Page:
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Emergency personnel continue to comb through the debris in the search for remains of the missing in Lac-Mégantic, Que., on July 9, 2013.PETER POWER/The Globe and Mail

An investigation into the disaster and its causes.

The first steam locomotive to arrive in Lac La Biche back in 1915 was greeted with cheers. Today the 100-car oil trains that run through the heart of the Northern Alberta town are met with a mixture of anger and worry.

The tracks bisect the town. The hospital lies on one side, the fire station on the other. Over the past five years, as the oil boom escalated and more and more bitumen from Fort McMurray was shipped by rail, the oil trains grew long enough to block all the town's railway crossings for extended periods of time.

"We've had blockings up to 45 minutes," Mayor Aurel Langevin said. "If we have an ambulance that's waiting to get to the hospital and it's caught up in this traffic, there could be some very serious consequences." And what is now a few trains a day will likely increase. "We've received some notice, some forecasts [from the oil industry], that we can expect up to eight trains a day coming through our community – eight trains of 100 cars or more," the mayor said.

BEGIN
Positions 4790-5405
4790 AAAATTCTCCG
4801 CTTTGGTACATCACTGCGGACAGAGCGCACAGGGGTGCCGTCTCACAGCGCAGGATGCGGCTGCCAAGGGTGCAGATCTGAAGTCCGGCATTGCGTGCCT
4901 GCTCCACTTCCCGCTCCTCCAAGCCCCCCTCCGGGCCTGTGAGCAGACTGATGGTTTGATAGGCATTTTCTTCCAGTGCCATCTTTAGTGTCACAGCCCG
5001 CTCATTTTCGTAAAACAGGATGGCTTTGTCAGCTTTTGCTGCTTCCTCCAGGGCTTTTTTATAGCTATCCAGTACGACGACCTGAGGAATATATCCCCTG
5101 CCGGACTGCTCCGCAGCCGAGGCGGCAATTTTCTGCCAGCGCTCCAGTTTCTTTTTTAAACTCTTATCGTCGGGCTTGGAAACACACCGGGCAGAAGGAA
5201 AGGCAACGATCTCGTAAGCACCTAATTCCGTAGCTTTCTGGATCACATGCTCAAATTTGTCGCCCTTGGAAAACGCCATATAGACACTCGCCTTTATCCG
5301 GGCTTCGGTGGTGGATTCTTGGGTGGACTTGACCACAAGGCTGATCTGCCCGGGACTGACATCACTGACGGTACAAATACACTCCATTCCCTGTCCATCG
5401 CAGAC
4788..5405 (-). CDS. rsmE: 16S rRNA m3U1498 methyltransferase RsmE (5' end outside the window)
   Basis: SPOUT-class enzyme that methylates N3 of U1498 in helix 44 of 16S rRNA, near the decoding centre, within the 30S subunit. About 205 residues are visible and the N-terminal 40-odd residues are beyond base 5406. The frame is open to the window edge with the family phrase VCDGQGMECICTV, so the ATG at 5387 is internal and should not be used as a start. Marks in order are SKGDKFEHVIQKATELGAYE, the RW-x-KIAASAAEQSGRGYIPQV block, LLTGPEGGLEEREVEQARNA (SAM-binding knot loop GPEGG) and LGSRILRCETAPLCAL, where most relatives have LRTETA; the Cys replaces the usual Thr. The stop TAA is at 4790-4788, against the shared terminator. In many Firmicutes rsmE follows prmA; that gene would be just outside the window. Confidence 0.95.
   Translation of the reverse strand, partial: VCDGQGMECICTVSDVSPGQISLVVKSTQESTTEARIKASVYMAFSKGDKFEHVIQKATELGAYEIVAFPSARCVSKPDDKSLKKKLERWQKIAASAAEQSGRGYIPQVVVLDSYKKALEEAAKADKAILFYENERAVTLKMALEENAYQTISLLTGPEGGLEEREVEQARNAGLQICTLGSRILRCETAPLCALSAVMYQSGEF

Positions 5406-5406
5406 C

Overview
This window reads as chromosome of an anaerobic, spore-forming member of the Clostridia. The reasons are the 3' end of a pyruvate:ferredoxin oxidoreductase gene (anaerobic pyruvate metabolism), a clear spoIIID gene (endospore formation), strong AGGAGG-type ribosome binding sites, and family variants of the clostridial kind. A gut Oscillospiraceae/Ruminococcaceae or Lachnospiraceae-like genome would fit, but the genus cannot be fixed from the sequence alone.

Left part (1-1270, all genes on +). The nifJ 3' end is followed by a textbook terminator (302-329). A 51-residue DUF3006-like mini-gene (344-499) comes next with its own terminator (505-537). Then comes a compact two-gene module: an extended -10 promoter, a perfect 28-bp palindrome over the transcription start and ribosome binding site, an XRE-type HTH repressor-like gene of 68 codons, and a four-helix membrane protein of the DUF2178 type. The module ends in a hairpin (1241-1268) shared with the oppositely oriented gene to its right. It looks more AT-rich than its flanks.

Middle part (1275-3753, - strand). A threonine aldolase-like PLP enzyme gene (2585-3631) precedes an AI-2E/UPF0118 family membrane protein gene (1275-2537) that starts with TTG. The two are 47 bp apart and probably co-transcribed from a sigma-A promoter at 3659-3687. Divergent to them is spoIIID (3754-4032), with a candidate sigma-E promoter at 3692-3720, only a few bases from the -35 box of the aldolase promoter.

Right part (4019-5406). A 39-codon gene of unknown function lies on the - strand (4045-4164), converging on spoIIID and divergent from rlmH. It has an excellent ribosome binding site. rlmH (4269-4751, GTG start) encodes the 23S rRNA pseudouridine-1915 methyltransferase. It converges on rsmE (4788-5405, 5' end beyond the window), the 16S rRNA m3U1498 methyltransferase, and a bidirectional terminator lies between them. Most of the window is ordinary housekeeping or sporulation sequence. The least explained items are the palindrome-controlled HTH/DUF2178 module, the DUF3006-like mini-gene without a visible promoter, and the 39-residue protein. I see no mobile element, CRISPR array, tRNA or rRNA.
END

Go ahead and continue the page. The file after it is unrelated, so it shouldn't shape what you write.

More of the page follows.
One might think the town would have the ability to tell the railway to manage the crossings better. But the plight of Lac La Biche illustrates the problems that cities and towns face in dealing with railways in their own backyard: They have no power.

The power balance – or imbalance – was thrust into the national spotlight in July when Lac-Mégantic erupted in flames in the worst railway disaster in Canadian history. The train, carrying 72 cars of explosive crude, derailed in the Quebec town, killing 47 people. But when the Montreal, Maine & Atlantic Railway began moving large amounts of oil through town on a regular basis, the people living there weren't consulted. The town had no say.

Even before Lac-Mégantic, though, 2013 had become the year when long-simmering tensions between Canada's federally regulated railways and the country's municipalities bubbled to the surface. From British Columbia and Alberta to Manitoba and Quebec, the disputes have differed in specific causes, but all stem from the new era of moving oil and related products in mass amounts by rail – and the longer trains associated with the oil boom.